By State Representative, Leon D. Young
State Republicans are literally dancing in the aisles over their perceived coup in convincing Foxconn to build its high-tech manufacturing plant in Wisconsin. Walker and his Republican cronies are now proudly boasting that they have made Wisconsin a “top 10 state” for business. On its face, this effusive language sounds most appealing in a state that languishes near, or at the bottom, in terms of new job creation. Now that the intricacies of deal have become public, it begs the question: Does the Foxconn deal make sense for Wisconsin taxpayers?
It is now being estimated that it would take state taxpayers an estimated 25 years to recoup up to $2.85 billion in proposed cash payments to bring Foxconn to southeastern Wisconsin. Per the Legislative Fiscal Bureau, the Legislature’s nonpartisan budget office, state taxpayers wouldn’t recoup their investment until 2043, if all goes per the plan. (And, if Foxconn stuck with 3,000 workers – its initial project employment instead of its eventual peak employment level of 13,000 – the “breakeven point would be well past” 2045).
Moreover, the fiscal bureau found that over the next 15 years, state taxpayers would pay out $1 billion more to Foxconn than the additional taxes that would be generated by the deal. Additional public incentives would include environmental exemptions, lower utility rates and a still undisclosed tax subsidy from local governments of which the state is guaranteeing up to 40% in case the deal fails.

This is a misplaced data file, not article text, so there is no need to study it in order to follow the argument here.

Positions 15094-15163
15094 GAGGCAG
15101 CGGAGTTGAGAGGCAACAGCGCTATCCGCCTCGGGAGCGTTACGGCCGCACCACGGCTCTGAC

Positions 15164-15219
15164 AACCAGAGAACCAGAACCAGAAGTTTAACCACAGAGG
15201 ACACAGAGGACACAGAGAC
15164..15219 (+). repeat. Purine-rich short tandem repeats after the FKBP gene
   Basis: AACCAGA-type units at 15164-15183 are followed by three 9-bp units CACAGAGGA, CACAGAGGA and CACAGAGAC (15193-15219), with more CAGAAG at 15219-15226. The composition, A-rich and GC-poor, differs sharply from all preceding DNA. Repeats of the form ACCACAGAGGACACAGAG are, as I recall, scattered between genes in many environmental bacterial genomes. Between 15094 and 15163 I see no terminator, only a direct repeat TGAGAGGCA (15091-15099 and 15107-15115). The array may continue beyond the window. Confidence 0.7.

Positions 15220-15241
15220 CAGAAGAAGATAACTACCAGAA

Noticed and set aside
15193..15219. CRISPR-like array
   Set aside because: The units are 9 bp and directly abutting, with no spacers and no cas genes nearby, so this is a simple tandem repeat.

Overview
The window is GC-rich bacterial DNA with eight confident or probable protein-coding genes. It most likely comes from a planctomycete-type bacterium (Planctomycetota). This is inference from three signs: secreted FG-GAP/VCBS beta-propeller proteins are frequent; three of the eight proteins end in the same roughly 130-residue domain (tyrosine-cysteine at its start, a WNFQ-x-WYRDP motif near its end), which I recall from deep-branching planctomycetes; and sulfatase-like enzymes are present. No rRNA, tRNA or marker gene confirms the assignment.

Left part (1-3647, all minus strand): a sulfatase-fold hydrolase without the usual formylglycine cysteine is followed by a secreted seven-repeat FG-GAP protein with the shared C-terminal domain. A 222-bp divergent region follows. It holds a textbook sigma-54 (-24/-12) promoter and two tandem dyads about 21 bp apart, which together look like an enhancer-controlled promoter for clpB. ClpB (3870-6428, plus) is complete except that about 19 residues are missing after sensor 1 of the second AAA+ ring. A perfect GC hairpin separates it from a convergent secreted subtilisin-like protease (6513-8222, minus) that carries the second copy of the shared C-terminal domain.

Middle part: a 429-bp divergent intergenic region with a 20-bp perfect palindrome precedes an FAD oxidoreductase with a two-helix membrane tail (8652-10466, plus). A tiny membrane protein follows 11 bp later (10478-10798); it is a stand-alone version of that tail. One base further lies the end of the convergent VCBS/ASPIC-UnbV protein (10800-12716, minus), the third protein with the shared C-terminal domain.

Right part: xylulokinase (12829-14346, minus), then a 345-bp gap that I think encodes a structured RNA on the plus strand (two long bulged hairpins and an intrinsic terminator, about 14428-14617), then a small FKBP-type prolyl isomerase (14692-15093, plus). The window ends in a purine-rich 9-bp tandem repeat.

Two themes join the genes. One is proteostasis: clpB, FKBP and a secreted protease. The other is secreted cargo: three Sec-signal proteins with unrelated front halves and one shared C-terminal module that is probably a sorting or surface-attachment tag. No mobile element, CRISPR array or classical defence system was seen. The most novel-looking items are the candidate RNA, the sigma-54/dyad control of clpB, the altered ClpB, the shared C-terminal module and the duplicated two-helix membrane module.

It’s imperative to note that this nonpartisan fiscal analysis of the Foxconn venture assumes several assumptions:
• The fiscal bureau relied on Foxconn funded projections that company suppliers and local businesses such as restaurants would also create 22,000 good jobs outside the plant, for a total of up to 35,000;
• The analysis also assumed that the jobs being generated by the deal in Racine and Kenosha counties would all be filled by Wisconsin workers. If 10% of the new jobs are filled by Illinois residents driving across the border, then it could take another two years to pay back state taxpayers’ investment.
The Foxconn deal is purported to be the best thing since sliced bread. In fact, one Republican state lawmaker has even gone as far as to contend that the Foxconn deal poses “no risk” to state taxpayers. Not only is this assertion blatantly false — it’s asinine and completely delusional.